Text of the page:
Want to know what my great “results” were? I gained a pound. Obviously, my body went into some kind of state that triggered one thing or another, and I ended up gaining because of that.

I learned some lessons from it, though. I want to share these with you, and a sample of my meal plan that I’m currently on, because if I can stop just one of you from thinking that cutting calories will make you feel and look better, this blog entry is a success.

Lesson #1: You’re going to have to eat if you live an active lifestyle. Seems like common sense – but a lot of today’s “diets” don’t really cut it for those who are active, especially women. By “eat,” I mean eat. I don’t mean a plate of plain baby carrots and a glass of water for lunch. I mean protein filled, carb happy, energizing and sustaining and enjoyable meals.

So many times, I just didn’t eat because even though I was hungry, it was too many calories/didn’t fit in with my plan/wasn’t the right color-coded container. I learned the hard way that you actually have to eat when you’re hungry. Maybe not Chips Ahoy or Lays potato chips, but denying yourself food when you’re legitimately hungry – especially with an active lifestyle – isn’t smart. It will make you miserable, and it will likely make you reach for whatever you can because you’re so hungry.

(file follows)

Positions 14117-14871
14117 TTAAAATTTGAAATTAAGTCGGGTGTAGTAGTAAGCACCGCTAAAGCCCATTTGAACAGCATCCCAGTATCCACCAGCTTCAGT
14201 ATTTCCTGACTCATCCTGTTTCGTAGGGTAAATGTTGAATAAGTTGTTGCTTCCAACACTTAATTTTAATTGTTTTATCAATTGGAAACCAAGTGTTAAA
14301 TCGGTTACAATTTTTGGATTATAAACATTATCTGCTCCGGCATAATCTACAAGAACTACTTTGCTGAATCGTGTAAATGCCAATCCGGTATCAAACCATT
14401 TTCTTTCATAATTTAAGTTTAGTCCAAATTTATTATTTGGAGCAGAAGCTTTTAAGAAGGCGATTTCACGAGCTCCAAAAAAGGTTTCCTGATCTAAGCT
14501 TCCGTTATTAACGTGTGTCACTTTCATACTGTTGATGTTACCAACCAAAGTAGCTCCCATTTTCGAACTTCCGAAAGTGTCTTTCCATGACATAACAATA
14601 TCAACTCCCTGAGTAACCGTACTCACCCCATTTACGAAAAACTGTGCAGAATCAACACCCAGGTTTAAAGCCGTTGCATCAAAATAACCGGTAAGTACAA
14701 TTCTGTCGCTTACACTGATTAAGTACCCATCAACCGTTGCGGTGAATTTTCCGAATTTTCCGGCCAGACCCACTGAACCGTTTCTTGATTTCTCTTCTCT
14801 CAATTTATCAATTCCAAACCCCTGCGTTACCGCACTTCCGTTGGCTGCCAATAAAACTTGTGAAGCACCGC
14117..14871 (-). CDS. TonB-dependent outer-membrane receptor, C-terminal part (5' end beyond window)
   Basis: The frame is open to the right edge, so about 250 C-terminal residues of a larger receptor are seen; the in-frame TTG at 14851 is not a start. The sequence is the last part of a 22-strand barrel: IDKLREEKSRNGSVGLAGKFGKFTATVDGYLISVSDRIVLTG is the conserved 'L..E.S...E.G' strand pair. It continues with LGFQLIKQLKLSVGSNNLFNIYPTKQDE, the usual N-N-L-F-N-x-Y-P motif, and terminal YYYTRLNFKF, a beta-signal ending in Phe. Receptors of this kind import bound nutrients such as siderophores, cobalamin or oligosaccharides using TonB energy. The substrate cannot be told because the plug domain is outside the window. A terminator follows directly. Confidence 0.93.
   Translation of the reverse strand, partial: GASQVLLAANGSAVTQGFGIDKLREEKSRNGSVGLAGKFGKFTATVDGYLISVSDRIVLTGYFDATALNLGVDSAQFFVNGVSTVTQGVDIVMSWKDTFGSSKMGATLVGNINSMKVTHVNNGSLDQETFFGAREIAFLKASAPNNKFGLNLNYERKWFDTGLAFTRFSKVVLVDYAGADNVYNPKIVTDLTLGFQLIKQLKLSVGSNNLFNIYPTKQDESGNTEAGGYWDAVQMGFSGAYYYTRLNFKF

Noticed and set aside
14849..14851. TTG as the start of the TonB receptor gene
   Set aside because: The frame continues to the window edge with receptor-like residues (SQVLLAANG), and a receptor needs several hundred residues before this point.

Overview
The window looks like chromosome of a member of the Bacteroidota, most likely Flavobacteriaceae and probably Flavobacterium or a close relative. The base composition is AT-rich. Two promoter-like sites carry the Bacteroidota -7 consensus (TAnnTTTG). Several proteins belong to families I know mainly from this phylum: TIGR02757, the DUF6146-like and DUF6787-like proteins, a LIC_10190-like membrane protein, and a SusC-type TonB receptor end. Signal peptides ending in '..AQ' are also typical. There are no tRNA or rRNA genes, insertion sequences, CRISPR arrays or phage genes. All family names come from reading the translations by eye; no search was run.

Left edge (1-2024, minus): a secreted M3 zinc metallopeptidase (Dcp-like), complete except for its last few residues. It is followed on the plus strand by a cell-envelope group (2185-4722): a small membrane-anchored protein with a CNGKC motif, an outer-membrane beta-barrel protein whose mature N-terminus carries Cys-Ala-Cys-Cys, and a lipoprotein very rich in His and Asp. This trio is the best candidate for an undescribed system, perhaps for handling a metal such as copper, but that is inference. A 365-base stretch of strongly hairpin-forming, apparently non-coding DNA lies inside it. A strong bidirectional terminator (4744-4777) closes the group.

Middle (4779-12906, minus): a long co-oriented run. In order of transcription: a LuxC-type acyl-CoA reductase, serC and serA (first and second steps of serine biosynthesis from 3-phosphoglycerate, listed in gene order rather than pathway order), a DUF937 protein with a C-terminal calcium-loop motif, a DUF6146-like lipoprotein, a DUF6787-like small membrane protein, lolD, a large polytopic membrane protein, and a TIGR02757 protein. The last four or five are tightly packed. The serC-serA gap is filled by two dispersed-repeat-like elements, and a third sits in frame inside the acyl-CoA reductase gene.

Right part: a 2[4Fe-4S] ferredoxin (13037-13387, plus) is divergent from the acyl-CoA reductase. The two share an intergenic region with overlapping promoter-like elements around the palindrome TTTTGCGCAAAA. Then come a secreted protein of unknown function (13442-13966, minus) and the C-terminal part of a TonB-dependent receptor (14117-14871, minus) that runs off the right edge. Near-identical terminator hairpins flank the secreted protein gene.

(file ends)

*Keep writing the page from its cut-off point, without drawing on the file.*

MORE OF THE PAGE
Lesson #2: You can’t cut carbs. I don’t care what anyone says. I don’t care about the ads I see titled “Carb cycling for runners.” Carbohydrates are your body’s preferred source of energy. You need those. Some people say choose complex carbs (like sweet potatoes) over simple carbs (white bread and pasta), but in my fitness nutrition certification course, they argue that you should choose carbs that are low on the glycemic index (like strawberries). They last longer, and they don’t seem to create the “energy crash” you may feel otherwise.